I was browsing the moderator elections and noticed one of the moderators from 2015 had a reputation of 1:

Moderator election page

I can only assume that he was banned in August 2019 for 5 years, as I see his ban is expiring in 3 months, and his last post/answer was a few days before that date.

I don't expect to get the gossip or reasoning behind every single ban, but I also feel like it's relevant to the community when a past or current (at the time?) moderator is banned, and it wouldn't be crazy to put the reason on their profile, especially when we have a page listing our moderators.

Does the community have a right to know why moderators have been banned?

  • 7
    I mean, it would certainly be weird to edit something into someone else's profile, regardless of the circumstances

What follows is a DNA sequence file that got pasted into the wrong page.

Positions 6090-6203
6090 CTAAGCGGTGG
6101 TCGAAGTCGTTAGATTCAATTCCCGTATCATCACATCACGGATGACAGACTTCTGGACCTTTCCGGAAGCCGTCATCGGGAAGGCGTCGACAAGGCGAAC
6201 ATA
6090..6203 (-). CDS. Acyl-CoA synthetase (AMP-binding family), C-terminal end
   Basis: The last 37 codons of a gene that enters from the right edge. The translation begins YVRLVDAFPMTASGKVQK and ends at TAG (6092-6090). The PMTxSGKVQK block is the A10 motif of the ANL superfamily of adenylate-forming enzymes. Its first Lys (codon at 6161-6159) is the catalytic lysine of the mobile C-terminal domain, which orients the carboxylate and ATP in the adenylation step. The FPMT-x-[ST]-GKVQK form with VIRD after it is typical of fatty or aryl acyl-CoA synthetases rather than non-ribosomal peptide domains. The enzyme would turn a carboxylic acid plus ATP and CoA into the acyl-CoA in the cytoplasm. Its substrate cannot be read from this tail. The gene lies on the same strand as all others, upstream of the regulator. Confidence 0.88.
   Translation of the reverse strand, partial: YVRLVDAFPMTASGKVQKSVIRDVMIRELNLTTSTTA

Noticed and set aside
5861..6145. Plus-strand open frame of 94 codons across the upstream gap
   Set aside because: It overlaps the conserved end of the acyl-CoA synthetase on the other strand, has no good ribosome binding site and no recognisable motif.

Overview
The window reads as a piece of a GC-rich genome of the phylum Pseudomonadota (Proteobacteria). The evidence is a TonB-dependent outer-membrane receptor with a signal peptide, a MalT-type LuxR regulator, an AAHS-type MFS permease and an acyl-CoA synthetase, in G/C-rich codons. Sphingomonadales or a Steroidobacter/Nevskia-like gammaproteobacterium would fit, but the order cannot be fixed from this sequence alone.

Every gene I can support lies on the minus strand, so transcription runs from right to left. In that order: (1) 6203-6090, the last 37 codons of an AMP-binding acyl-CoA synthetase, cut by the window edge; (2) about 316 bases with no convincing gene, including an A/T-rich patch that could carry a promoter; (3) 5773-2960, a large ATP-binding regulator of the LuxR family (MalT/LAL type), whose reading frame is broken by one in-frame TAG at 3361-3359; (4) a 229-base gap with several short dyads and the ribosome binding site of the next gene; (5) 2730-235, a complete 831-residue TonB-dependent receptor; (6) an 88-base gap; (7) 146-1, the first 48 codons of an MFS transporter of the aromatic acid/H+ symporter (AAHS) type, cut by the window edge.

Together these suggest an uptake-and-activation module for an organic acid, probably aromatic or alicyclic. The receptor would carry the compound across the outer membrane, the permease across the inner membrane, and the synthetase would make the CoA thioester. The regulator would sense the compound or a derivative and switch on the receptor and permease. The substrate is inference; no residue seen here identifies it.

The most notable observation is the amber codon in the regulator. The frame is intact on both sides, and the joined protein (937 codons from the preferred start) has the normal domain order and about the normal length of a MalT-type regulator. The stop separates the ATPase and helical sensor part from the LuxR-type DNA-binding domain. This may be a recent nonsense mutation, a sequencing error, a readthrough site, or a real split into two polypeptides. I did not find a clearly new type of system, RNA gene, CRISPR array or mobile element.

– Kevin B
    Commented May 28 at 5:25
  • 28
    From my perspective, the most consistent answer would be "no". Community never has the right to know why any user is banned. That information has always been considered private between the user, the site moderation team, and (occasionally) the company. The only public facing information is the suspension banner on the user profile and even that is only visible for the duration of the suspension.
    – Henry Ecker Mod
    Commented May 28 at 5:41
  • 5
    This really irks me to be honest. It is like you want to treat people who were moderators in the past like they're sex offenders. Based on a "feeling" too, there is no actual rationale here.
    – Gimby
    Commented May 28 at 9:50

3 Answers 3